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First Camp

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Cub-O-Ree, Are you ready?

Make Cub Scout camping enjoyable with just the gear you need.

This past weekend I had my first camping experience with the pack (and a good number of packs in the local district).  After coming off of four days backpacking in Kalalau, it was a little eye opening to see how much stuff folks brought for a simple over night.

Tent:

There were numerous  cavernous family style tents.  We stood out with a backpacking oriented tent, which drew rave reviews for its single pole design and quick and light set up.  The tent, a REI Quarter Dome T3 Plus, was a balance of trade offs.  I wanted something that I could fit in lengthwise (I’m 76 inches) and that could hold both boys when the time comes that I can take them both camping. Additionally, I wanted t2014-10-24 17.25.21 HDR-1o keep an eye on weight so I wanted something that was fairly light without progressing to far along the cost/weight curve.  I ended up going with the REI Quarter Dome T3 Plus, which at the time was on sale.  Sadly, REI no longer makes the T3 Plus, only the T3, but the Quarter Dome is a legend in the REI stable so you can’t go wrong with which ever permutation they have.  One of the handiest features was the well designed vestibule, so as the drizzle started and stopped throughout the night, we had easy access to stash our chairs and other things out of the rain, without getting into the tent.

Chairs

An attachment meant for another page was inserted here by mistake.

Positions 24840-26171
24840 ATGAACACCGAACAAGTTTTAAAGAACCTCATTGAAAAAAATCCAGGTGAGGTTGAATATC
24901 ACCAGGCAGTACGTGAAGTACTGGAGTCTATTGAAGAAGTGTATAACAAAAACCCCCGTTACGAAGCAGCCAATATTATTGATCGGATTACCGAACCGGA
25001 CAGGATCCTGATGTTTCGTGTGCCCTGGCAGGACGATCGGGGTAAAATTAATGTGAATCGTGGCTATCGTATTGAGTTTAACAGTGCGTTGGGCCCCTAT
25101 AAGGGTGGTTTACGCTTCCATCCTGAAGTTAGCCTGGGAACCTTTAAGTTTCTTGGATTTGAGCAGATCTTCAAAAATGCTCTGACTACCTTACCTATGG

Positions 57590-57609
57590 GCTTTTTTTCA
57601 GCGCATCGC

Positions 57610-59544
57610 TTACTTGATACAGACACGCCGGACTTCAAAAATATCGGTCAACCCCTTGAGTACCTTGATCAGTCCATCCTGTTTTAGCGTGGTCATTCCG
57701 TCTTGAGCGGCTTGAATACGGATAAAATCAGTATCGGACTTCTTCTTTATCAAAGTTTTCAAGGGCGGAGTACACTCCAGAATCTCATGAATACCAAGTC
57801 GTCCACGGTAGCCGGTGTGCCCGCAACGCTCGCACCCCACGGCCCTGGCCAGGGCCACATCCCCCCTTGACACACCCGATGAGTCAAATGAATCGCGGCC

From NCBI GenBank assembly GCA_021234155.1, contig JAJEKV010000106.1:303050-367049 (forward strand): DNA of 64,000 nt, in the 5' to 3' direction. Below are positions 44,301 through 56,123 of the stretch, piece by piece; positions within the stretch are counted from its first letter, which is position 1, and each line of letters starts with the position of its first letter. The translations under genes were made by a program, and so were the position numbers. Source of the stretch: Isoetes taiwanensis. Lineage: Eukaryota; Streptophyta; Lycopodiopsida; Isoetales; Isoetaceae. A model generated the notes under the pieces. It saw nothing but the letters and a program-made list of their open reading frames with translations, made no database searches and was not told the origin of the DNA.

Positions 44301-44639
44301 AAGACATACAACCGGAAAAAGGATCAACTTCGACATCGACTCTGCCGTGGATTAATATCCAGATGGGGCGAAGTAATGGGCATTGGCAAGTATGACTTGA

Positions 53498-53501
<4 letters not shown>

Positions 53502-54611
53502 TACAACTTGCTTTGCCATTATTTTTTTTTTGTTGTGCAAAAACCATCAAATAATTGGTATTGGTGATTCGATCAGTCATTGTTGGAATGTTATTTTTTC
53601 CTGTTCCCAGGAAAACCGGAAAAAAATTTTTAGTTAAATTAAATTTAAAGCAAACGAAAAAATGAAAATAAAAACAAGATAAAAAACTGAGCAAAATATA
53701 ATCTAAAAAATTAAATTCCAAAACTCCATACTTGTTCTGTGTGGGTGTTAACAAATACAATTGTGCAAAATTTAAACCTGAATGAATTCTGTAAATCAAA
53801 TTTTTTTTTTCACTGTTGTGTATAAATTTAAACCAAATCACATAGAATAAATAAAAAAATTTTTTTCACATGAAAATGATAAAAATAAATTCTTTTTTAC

Speaking of chairs, I’m always happy when this chair draws unsolicited comments.  Bought on the recommendation that a good trail chair would be needed on Kalalau, this chair continues to impress.  Again striking a reasonable balance between weight and price, it collapses down into a small stuff sack that is super handy.  I have found it to be great at the end of the day when you are on the trail, when sitting in line for sign ups for youth sports, and even sitting in an converted airplane hanger watching Planes 2 Fire and Rescue.  The wife, who is normally skeptical of camping gadgets, even liked it so much she asked for one.

 Sleeping pad

One piece of gear that I actually was curious to re-test at the Cub-o-ree was my Therm-a-Rest Z Lite Sol mattress.  When I used it on the trail, I noticed it left marks on my back but I had a hunch that was because the weather was so warm I was sleeping without a shirt.  On this outing I tested that hypothesis and was pleased to note that there was nary a mark.  Plus coupled with this pillow (perfect for backpacking side sleepers) I slept pretty soundly.  The Tiger Scout will be getting his own this holiday season, because my sleep suffers when he slides off of his old coleman mattress and into me!

Foot wear

Surprisingly this is a tough one to prepare for.  Scouting requires clothes toe shoes, yet the impact at events like these would rate at best chaco’s here in Hawaii.  My shoes from Kalalau stepped up to the task of being light weight enough that ambling around the Cub-o-ree didn’t feel like overkill in trail shoes.  The Merrell Moab Ventilation Cross Tab men’s hiking shoes in case you were wondering.  I’m starting to wear these shoes more and more everywhere I go.  The vibram soles give me far better traction that an old pair of running shoes, and the rest of the shoe is light enough that I don’t feel like I’m trudging around in heavy boots.  After three poor fitting previous boot purchases, I’m really shocked at how well I like these shoes, order without trying on, from the internet!

Hopefully this helps you as you start to pick out various pieces of gear.  While car camping is a logical starting point, if out are going to invest in some gear while you are involved in scouting think a few years ahead for where you are going to be taking it.  Backpacking oriented gear isn’t that much more in cost, usually has a much better build quality, and is one less step you need to take to that epic journey to Philmont of Kalalau!